Chris Jones Run Support
Chris Jones is a force against the run and has the talent to blow up plays in different ways. He’s got the bulk and lower body strength to sink his hips and anchor as a two-gap defender and allow his teammates to flow to the ball when he’s asked to control the line of scrimmage.
Here against Texas A&M, Chris Jones is lined up as a three technique in between the left tackle and guard. The Aggies have a play designed to run to the right of the formation with the right guard pulling across the formation to the left to “wham” the edge defender. At the snap, Chris Jones encounters a double team against a down block by the tackle and guard. He uses his long arms to prevent them from latching onto his pads, pulling free and assisting with the tackle for a loss.
In the following play against LSU, Jones is head up over the center against the Tigers’ “21” personnel grouping with two backs and a tight end. It’s second-and-three with Leonard Fournette in the backfield, so everyone knows that a run is coming. At the snap, Jones shoots his arms out into the pads of the center, gaining leverage before ripping him down out of the way. Jones then clogs the gap by taking on the leading fullback, giving the linebackers a path to make a stop for a loss. However, Fournette breaks the tackle and is able to turn a negative rush into a first down, even though Jones couldn’t have done more to blow up the play.
Chris Jones isn’t just a space-eater, as the massive defender has the quickness and violent hand usage to defeat linemen, split gaps and make plays in the backfield also. In the following play he’s lined up over the right tackle as a five technique. LSU is in 21 personnel again in a pro set with the fullback as a wing to the right. They’re running a zone stretch play in Jones’ direction, meaning that the right guard has to execute a “reach block” on Jones to try and clear a rushing lane. Easier said than done, as Jones doesn’t surrender an inch of ground and causes congestion at the point of attack before ripping his way through the two linemen and bringing Fournette down at the line of scrimmage.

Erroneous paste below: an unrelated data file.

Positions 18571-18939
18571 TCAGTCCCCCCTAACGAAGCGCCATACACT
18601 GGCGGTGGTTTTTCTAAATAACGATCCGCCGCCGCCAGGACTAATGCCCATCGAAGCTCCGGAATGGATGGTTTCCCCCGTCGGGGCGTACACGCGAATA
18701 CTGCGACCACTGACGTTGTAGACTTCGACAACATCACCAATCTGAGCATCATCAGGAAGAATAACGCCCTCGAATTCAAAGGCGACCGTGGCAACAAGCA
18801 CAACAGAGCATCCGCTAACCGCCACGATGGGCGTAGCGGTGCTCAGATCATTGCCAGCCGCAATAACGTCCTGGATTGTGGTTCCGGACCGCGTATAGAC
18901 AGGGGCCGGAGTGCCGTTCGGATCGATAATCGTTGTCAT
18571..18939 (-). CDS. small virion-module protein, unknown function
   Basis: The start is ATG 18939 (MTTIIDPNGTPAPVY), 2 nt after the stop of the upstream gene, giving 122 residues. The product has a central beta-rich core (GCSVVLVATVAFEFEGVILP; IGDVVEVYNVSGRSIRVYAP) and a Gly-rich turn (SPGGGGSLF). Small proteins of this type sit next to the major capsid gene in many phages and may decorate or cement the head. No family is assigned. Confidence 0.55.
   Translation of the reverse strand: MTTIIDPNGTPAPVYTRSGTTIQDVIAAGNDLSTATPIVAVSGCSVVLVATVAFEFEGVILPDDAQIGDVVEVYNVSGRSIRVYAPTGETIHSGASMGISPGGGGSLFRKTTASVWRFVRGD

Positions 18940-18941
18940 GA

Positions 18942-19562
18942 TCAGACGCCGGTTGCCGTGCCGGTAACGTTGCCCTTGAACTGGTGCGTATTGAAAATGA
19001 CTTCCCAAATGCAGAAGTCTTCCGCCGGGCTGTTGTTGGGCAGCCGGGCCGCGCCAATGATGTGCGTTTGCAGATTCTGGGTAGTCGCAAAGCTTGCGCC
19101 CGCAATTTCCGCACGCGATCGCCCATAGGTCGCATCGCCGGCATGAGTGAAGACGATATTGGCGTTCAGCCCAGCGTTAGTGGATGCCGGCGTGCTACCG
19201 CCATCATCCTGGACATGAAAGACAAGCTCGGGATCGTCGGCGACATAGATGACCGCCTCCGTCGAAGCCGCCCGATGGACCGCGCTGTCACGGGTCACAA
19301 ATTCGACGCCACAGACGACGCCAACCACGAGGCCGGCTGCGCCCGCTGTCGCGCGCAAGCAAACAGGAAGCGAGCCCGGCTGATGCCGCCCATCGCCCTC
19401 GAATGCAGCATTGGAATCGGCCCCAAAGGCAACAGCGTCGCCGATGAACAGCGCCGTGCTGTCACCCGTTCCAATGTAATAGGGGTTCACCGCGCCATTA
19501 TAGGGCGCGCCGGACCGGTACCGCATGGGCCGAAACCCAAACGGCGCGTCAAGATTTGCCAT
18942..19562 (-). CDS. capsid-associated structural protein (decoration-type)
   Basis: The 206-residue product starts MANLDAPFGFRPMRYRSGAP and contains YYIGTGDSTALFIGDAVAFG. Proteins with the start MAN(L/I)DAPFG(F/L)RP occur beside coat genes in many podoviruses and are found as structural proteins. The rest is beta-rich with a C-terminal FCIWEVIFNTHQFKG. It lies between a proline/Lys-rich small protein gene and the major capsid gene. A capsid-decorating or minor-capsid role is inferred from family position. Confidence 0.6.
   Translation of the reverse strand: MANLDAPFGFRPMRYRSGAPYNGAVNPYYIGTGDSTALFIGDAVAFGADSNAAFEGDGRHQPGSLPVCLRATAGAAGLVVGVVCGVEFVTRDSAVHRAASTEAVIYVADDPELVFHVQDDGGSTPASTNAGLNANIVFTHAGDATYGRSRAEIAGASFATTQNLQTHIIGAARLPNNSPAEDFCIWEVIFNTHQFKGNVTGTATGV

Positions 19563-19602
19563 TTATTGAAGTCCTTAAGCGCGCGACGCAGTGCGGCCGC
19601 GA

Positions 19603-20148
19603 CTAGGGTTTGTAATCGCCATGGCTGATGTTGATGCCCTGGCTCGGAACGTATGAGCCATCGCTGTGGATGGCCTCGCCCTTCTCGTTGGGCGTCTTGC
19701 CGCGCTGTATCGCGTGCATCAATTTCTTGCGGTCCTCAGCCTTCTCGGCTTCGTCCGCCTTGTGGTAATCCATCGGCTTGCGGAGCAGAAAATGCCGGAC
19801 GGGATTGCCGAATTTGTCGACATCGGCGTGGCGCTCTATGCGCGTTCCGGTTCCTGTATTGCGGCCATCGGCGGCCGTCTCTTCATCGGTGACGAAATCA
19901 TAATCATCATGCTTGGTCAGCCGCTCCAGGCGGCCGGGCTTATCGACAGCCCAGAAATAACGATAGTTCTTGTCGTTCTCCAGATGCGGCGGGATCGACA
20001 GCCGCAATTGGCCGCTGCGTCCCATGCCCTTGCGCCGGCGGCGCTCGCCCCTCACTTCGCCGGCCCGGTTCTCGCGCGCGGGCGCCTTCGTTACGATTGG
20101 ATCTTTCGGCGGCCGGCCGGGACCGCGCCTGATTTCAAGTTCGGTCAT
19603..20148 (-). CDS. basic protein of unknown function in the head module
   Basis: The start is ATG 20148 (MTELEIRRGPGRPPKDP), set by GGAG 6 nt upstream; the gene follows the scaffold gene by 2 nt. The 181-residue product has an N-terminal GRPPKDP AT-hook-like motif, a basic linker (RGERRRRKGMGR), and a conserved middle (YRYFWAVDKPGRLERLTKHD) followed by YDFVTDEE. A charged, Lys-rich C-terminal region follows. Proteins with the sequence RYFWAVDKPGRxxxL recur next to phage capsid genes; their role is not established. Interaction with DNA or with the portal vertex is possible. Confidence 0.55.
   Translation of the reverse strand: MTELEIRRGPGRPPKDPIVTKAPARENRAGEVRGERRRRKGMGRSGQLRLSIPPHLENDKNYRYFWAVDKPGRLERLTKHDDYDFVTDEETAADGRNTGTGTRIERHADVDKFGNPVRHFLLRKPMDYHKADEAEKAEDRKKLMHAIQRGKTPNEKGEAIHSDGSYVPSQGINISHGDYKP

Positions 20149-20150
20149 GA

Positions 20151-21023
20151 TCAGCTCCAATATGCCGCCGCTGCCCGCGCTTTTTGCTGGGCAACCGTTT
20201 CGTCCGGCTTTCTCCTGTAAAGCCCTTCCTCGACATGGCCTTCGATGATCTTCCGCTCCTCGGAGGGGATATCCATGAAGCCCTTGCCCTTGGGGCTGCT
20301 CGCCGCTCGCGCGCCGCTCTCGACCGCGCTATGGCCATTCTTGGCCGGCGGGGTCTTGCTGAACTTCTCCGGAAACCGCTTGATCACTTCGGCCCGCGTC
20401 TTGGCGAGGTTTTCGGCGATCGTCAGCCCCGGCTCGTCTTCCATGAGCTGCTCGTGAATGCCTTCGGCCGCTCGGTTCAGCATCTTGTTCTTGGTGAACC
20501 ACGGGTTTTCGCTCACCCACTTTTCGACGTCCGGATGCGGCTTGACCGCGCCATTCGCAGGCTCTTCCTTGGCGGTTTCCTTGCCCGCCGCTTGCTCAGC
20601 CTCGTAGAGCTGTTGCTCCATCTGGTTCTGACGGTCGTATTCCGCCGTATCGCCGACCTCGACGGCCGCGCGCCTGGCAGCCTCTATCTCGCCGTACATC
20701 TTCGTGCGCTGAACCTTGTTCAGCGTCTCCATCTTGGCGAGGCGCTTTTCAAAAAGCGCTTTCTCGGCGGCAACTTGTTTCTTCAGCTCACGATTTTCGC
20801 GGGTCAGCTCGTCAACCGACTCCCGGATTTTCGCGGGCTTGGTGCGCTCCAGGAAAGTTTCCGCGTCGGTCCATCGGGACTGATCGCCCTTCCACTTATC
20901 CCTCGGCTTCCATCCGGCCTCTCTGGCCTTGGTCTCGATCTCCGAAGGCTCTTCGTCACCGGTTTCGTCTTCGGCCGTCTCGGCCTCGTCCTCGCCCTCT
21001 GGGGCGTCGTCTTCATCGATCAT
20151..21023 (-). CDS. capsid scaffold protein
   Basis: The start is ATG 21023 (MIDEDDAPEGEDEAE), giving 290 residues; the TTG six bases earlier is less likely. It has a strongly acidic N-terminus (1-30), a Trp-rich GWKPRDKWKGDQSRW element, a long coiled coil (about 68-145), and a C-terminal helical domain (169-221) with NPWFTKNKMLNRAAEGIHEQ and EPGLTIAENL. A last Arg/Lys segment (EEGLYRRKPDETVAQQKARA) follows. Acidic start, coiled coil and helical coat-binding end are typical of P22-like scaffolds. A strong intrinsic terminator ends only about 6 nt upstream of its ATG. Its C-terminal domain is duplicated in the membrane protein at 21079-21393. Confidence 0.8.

Jones shows off his violent hands and the ease in which he can fight off opposing linemen in the following play against Arkansas. Arkansas comes out with an unbalanced line—six offensive linemen—in addition to an H-back and a fullback. Jones is lined up at the three technique in between the center and right guard as the left defensive tackle. At the snap, Arkansas tries to “trap block” Jones, meaning that the offensive lineman he was originally lined up with left him unblocked while a different lineman looks to block him from the side in order to knock him off balance. Jones does get knocked off his spot for a moment, but manages to fight his way off of the block with a swift rip move before getting back upfield and making the tackle for a loss.
Chris Jones Pass Rush
Although he recorded just 8.5 sacks in three seasons with the Mississippi State Bulldogs, Chris Jones routinely wreaked havoc on opposing offensive lines over the last two years, he just hasn’t been able to convert his pressures into sacks just yet.
Like he’s able to do against the run, Jones can defeat opposing linemen with brute strength—he’s got one of the most powerful bull rushes among this year’s defensive line class—or with quickness, technique and hand use.
Winning with Quickness
Chris Jones’ size and length is enough to present a problem for a offensive lineman off the snap, but his burst and ridiculously quick first step can make him literally unblockable at times. Against Arkansas, Jones is lined up as the one-technique right defensive tackle. He times the snap perfectly, bursting across the line of scrimmage as the offensive lineman completely whiffs on his attempt at a block. Somehow, running back Alex Collins is able to effectively block him, giving the quarterback enough time to scramble and throw the ball away.